Security issues are a major source of concern for everyone both inside and outside the banking industry. E-money increases security risks, potentially exposing hitherto isolated systems to open and risky environments. All retail payment systems themselves are vulnerable in some way, e-money products raise some more issues such as authentication and non-repudiation, integrity and privacy.
Security breaches could occur at the level of the consumer, the merchant or the issuer, and could involve attempts to steal consumer or merchant devices, to create fraudulent devices or messages that are accepted as genuine, to alter data stored on or contained in messages transmitted between devices, or to alter the software functions of a product. Security attacks would most likely be for financial gain, but could also aim to disrupt the system. Security breaches essentially fall into three categories: breaches with serious criminal intent (e.g. fraud, theft of commercially sensitive or financial information), breaches by ‘casual hackers?(e.g. defacement of web sites or ‘denial of service?- causing web sites to crash), and flaws in systems design and/or set up leading to security breaches (e.g. genuine users seeing / being able to transact on other users?accounts). All of these threats have potentially serious financial, legal and reputational implications.
Therefore, it is crucial important to assess whether the institution's proposed system is sound and the service provided through the Internet will have adequate security. Surely there no absolute security exists in either the electronic or physical world of banking. However, the level of security should be "fit for purpose". The fundamental objectives that security arrangements of e-money products should try to achieve are to:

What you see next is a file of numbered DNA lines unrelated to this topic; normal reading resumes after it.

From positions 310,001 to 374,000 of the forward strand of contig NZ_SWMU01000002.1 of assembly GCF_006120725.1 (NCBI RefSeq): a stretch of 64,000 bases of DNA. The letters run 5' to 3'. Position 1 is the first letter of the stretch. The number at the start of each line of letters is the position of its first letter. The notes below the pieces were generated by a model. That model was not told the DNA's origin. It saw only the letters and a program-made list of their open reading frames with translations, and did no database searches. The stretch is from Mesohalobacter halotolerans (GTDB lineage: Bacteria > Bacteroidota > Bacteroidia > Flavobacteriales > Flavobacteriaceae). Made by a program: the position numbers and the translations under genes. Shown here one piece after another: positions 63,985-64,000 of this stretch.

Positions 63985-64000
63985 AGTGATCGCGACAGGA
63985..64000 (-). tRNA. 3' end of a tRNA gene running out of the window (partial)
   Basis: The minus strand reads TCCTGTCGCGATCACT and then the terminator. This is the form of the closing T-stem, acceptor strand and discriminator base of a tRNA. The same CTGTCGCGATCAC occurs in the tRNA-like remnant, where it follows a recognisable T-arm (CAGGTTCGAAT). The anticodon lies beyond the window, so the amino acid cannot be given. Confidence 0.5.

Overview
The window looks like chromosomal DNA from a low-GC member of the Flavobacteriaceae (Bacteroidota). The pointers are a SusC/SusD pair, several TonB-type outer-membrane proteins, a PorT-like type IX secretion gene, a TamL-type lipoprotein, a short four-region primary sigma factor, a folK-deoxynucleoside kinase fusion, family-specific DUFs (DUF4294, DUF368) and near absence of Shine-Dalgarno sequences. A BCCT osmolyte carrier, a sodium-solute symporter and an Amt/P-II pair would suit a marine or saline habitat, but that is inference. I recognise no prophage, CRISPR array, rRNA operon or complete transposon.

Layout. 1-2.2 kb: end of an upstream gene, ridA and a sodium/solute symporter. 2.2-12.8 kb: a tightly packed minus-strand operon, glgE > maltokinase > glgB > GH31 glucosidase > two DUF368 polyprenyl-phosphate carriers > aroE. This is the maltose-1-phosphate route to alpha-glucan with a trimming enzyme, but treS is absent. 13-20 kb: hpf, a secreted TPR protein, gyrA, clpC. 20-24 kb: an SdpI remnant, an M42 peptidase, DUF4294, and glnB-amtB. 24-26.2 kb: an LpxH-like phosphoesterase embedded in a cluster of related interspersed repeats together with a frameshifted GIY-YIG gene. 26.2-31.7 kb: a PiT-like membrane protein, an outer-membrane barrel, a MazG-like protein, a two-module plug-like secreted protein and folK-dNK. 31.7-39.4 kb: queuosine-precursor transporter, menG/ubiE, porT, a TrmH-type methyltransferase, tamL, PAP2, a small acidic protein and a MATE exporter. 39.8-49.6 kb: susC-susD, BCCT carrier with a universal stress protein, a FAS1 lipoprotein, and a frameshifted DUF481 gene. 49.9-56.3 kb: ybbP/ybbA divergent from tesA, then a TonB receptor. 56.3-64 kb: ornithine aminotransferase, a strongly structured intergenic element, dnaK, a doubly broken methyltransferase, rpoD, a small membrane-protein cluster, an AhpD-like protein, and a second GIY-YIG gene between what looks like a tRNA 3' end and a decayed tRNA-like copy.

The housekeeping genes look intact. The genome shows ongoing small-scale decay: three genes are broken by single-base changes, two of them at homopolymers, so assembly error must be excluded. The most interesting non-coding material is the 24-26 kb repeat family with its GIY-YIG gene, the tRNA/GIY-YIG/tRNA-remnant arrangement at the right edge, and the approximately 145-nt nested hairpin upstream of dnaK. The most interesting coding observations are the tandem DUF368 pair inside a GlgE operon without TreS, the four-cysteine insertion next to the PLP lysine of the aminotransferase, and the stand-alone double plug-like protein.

a. restrict access to the system to those users who are authorised; b. authenticate the identity and authority of the parties concerned to ensure the enforceability of transactions conducted through the internet; c. maintain the secrecy of information while it is in passage over the communications network; d. ensure that the data has not been modified either accidentally or fraudulently while in passage over the network; and e. prevent unauthorised access to the bank's central computer system and database.
There are specific security features available to protect e-money products, which are perceived to lie in the use of encryption, electronic signatures and, in some cases, in certificates issued by third parties, known as Trusted Third Parties (TTPs). A key safeguard for card-based schemes is to make the microchip embedded in the card tamper-resistant. A critical safeguard for both card-based and software-based schemes is the encryption technology used to authenticate e-money devices and messages and to protect data on the devices from unauthorised alteration. Maximum limits on the amount that can be held on e-money devices and on the transaction value can play an important role in containing losses in the event of a security breach.